SEATTLE - Once word began to circulate that Roy Halladay might be available in a trade, two thoroughly predictable phenomena were set into motion.

The first was that Halladay began being glorified and deified, praised and exalted, lauded and extolled as the best pitcher on Earth and several neighboring planets. Any team lucky enough to get him, the assumption went, could begin selling World Series tickets and designing their championship rings. Somebody thought they recalled him pitching three straight no-hitters with his right hand in a cast, then flying the team plane home afterward.

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The second was that any team that made a grab at Halladay and ended up with anybody else would inevitably be viewed by its disappointed fan base as having somehow come up short, to have settled for warmed-up leftovers.

Harrumph . . .

There's no argument here that Halladay, who took the loss while allowing three runs on a season-high 11 hits in his seven innings against the Seattle Mariners yesterday at Safeco Field, was the pick of the trade-deadline litter this season. As much as any pitcher can be viewed as a sure thing - and every one of them is always an elbow twinge or a shoulder ache away from a visit to the surgeon - he is the real deal.

At the same time, Cliff Lee shouldn't be viewed as some sort of booby prize. The news that the Phillies acquired the Indians lefthander, plus righthanded-hitting outfielder Ben Francisco, for Carlos Carrasco, Lou Marson, Jason Donald and Jason Knapp, is better than that.

The difference between the two isn't enough to drive a tractor-trailer through.

A compact, or even a midsize maybe. But not a big rig.

On July 21, at Rogers Centre in Toronto, Lee pitched a complete game to beat the Blue Jays, allowing a single run in the process.

Halladay has been a dominant pitcher for several seasons now and is having another terrific season. Don't forget, though, he didn't win the American League Cy Young Award last season. Lee did.

"For the last 2 years, Cliff Lee has been as good as any pitcher in baseball," testified Blue Jays third baseman Scott Rolen. "We're partial to Doc [Halladay] around here because we play behind him every time he pitches. But Lee is really good, too."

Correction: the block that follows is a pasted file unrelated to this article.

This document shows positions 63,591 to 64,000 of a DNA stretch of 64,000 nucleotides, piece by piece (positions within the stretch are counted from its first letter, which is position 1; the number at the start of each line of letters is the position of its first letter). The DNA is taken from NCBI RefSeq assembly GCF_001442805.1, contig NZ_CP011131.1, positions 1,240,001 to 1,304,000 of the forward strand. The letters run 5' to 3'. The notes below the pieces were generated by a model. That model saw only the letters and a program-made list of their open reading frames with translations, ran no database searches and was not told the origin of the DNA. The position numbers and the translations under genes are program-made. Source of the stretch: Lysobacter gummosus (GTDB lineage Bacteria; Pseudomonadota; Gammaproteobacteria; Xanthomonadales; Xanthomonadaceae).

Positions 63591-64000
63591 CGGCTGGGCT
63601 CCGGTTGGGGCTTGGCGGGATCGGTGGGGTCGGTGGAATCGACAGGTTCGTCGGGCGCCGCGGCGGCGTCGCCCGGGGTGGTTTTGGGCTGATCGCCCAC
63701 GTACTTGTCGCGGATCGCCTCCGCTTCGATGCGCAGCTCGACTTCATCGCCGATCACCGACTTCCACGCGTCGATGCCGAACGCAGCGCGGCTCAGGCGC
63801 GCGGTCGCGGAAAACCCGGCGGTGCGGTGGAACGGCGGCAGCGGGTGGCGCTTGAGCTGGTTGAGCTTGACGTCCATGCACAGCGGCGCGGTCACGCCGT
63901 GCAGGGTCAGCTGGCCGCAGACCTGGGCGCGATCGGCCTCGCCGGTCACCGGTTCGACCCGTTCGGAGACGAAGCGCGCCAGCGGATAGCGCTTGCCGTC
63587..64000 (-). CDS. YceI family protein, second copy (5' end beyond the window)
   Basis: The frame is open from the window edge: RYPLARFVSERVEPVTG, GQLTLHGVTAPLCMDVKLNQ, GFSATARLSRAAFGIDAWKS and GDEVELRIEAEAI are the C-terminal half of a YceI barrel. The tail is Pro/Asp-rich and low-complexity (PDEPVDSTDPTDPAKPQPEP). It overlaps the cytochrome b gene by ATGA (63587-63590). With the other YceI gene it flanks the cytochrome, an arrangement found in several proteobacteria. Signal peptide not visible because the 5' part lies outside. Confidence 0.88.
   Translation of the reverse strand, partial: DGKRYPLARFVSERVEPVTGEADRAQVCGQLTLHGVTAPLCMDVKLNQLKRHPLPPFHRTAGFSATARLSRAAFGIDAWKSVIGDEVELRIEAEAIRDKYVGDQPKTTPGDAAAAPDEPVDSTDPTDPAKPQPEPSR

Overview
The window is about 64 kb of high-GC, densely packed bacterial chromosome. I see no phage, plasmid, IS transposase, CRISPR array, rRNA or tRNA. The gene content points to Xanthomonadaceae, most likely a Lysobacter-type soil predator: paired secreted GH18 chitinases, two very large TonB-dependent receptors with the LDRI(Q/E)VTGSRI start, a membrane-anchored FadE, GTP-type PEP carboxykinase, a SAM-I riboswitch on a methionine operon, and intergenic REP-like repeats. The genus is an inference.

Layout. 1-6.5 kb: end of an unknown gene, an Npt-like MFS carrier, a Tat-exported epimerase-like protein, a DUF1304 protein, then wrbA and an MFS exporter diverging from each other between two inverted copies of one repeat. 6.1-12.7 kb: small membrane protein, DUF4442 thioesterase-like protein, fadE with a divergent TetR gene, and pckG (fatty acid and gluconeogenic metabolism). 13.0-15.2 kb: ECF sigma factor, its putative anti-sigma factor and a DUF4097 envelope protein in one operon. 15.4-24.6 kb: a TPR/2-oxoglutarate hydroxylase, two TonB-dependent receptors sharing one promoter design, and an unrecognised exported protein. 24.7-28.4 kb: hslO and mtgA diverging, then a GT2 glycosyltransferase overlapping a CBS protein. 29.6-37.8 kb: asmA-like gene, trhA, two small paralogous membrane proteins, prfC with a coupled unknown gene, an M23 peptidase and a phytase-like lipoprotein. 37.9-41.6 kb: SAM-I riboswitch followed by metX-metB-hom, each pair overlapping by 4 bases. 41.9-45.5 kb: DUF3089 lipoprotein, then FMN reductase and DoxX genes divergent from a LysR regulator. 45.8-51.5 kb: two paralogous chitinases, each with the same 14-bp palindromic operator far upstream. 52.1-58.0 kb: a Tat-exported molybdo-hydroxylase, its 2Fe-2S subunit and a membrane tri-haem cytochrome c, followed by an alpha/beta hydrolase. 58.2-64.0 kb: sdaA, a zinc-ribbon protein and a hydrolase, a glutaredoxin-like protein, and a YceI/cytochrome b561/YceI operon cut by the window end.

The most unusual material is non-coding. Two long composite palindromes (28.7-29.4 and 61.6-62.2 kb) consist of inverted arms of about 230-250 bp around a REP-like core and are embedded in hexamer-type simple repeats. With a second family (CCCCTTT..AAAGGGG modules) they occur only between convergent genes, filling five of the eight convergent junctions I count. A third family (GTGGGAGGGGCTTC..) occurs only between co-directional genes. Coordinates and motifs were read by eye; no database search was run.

Mariners designated hitter Ken Griffey Jr. said it was difficult to compare the two, but added: "Both of them have done a tremendous job over the last couple years . . . They're part of the people that fans come watch. The thing about [Lee] is he works both sides of the plate, he's not afraid to challenge people and he's one of those pitchers who gets stronger as the game goes on."

Not afraid to challenge people? Lee has walked just 33 batters in his major league-leading 152 innings pitched. And any pitcher will tell you that, in a smaller park, the worst sin is giving up walks that turn into runs if somebody happens to pop a cheap home run into the flower bed.

Not that Lee is prone to giving up the longball. He has allowed just 10 all season in 22 starts. And, since his first two starts of the season, he's allowed more than three runs just twice. So, yeah, this guy is pretty good.

Halladay, the subject of all those covetous come-hither glances, seemed drained late yesterday afternoon, and it probably had less to do with the record heat wave Seattle is experiencing than the stress of wondering if he was going to have to call a moving van anytime soon.

There had been some speculation that Halladay was secretly hoping that he would end up with the Phillies. He had, after all, talked openly about his desire to have a chance to win a championship.

If that was the case, he hid his disappointment well even though he must have realized, before he even threw a pitch, that one possible door to the World Series this year had been slammed shut.

His reaction? "It's never something I had set [my mind on] one way or the other so I was going to be upset one way or the other," he said. "It was important for me to realize that the best chance, I think, was to be here. That's what I was going to be focused on. I don't think you can get caught up [in the speculation]."

Asked if he waived his no-trade clause to come to Philadelphia, he remained evasive. "I can't answer that. It was never a real option, so it's not something I really ever had to consider," he said.

After all this, Jays general manager J.P. Ricciardi, who remained in Toronto, still seemed unsure of what he planned to do. He was quoted by the New York Post saying Halladay would now remain a Blue Jay through the end of his contract, which expires following the 2010 season. But he told "I don't think [the Lee trade] impacts us. Obviously, it impacts the Phillies. I would say we're probably out of it with the Phillies, but we're still talking to other teams."

And there were rumors that the Jays had asked him not to play golf during the open date today, a precaution that could indicate that a trade might still happen.

Asked if he thought it was over, even though the deadline isn't until 4 p.m. tomorrow, Halladay stiffened slightly. "For me it is," he said. "You never want that kind of circus, so that part will be nice. It's baseball. It's something you love to do and you look forward to doing it. But it's always nice when there's less outside stuff going on."

The Phillies wanted Roy Halladay. They got Cliff Lee. In the words of the country song, it ain't love, but it ain't bad.

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